What is a Watershed?A watershed is the area that drains to a common waterway, such as a stream, lake, estuary, wetland, aquifer, or even the ocean. No matter where you live, you live in a watershed. The actions within a watershed affect the quality of water that drains through it. When it rains, pollutants from the land run off into the receiving water bodies.

Watershed and subwatersheds of Wayne County

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Wayne County crosses 3 watersheds

In the image to the right, the purple line distinguishes the boundary between drainage basins. Watersheds in the Northern half of Wayne County drain directly into Lake Ontario. This is considered a Direct Drainage Basin. The Southern half of Wayne County drains into the Erie Canal and eventually the Seneca and Oswego Rivers (part of the Seneca, Oneida, Oswego drainage basin.)


Find environmental information from USEPA for each of these watersheds:

Our individual actions can directly affect water quality within a watershed. Working together using a watershed approach will help protect our nation’s water resources. Household pollutants such as fertilizers, sediment, pesticides, leaves and grass clippings, vehicle fluids, and cleaning products all have an effect on water quality.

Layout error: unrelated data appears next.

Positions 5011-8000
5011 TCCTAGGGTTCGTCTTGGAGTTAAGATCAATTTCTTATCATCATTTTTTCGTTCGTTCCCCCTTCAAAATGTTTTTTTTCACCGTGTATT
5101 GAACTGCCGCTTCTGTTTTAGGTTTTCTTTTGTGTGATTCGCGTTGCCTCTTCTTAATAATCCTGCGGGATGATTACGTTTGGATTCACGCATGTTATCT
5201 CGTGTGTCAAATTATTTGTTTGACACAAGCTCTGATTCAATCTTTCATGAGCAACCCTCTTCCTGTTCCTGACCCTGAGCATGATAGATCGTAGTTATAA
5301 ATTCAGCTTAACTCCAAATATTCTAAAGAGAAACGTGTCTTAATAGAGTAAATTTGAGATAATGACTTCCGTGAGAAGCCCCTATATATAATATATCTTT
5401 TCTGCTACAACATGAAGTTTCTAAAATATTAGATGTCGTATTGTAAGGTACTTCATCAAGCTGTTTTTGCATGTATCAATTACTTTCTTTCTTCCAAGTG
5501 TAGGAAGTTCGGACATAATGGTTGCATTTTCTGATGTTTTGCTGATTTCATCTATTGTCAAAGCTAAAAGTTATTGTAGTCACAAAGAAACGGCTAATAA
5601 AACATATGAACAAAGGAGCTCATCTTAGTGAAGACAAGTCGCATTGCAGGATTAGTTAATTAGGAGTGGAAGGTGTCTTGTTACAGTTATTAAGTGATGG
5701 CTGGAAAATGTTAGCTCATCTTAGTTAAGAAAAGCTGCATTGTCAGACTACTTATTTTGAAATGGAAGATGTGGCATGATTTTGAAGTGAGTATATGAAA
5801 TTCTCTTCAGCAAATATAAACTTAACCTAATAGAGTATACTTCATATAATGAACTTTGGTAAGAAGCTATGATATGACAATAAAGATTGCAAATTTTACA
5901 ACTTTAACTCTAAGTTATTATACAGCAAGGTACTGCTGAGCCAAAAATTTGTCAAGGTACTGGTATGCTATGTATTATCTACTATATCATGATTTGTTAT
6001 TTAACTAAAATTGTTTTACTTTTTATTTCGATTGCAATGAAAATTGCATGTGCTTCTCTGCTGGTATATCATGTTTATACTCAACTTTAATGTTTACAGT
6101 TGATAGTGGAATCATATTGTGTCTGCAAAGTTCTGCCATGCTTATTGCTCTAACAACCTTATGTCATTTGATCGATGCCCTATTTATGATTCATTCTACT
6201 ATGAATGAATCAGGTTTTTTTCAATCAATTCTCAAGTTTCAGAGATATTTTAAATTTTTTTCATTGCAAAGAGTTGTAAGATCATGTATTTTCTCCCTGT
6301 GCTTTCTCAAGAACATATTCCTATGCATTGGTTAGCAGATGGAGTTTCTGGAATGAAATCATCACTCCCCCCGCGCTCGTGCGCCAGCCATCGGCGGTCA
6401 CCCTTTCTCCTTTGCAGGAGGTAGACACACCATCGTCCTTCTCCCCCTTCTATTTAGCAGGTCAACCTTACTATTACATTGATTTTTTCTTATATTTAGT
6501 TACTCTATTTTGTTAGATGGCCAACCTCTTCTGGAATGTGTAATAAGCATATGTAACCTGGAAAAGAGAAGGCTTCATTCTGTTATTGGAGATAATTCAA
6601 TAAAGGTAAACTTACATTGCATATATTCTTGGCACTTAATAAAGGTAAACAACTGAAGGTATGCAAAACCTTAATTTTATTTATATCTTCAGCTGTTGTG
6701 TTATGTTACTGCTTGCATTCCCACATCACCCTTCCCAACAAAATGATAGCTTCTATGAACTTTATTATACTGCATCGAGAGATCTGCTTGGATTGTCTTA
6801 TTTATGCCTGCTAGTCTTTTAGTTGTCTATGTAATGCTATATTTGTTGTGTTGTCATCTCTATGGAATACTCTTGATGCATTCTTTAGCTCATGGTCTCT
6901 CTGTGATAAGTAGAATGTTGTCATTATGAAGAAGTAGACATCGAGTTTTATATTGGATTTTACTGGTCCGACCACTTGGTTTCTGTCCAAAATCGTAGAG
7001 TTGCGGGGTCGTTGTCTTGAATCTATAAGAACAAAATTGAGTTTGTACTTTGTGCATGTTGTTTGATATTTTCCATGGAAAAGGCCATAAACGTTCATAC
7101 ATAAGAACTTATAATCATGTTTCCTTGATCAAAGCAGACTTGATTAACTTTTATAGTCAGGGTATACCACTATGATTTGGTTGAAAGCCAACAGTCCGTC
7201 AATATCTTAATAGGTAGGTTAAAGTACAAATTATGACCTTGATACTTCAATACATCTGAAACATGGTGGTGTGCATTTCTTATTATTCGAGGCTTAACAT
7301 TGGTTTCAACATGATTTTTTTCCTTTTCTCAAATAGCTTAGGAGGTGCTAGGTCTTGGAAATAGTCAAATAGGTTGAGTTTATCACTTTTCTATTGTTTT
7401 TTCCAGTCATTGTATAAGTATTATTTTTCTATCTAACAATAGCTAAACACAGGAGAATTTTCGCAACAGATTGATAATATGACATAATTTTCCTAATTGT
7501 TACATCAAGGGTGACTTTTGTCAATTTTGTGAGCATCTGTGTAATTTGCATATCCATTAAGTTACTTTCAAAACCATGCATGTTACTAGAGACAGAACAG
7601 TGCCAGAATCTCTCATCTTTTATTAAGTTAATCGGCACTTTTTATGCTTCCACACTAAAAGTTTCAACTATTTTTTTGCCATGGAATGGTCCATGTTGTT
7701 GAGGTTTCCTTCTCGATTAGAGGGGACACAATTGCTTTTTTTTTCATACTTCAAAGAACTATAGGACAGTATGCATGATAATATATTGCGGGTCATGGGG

To help protect water quality within your watershed, homeowners and citizens should:

  • Use medication disposal programs for unwanted household medications, instead of pouring them down the drain. Contact your local pharmacist for the next program and location.
  • Recycle un-used and outdated chemicals by taking them to a local hazardous waste collection center. This includes oil and antifreeze.
  • Have your septic tank pumped out, inspected, and upgraded regularly by a certified professional.
  • Test your soil before applying fertilizer. It might not need it to grow a healthy landscape.
  • Use proper fertilizers and pesticides in appropriate amounts when caring for your lawn and garden. Only apply lawn fertilizer in the fall when grass needs the nutrients for strengthening root structure.
  • Minimize the amount and length of time topsoil is exposed. Vegetation or mulch on bare soil slows the speed and decreases the amount of water runoff.
  • Recycle yard waste (grass clippings, leaves, weed pulls) in a compost pile. Keep these wastes out of and away from ditches, streets, storm drains and streams.
  • Pick up after your pets and dispose of the waste in the toilet, trash or compost.
  • If there is a water body on your property, allow a natural buffer zone to prevent erosion and to filter substances between the lawn and water.
  • Urge elected officials to support programs aimed at protecting water quality.
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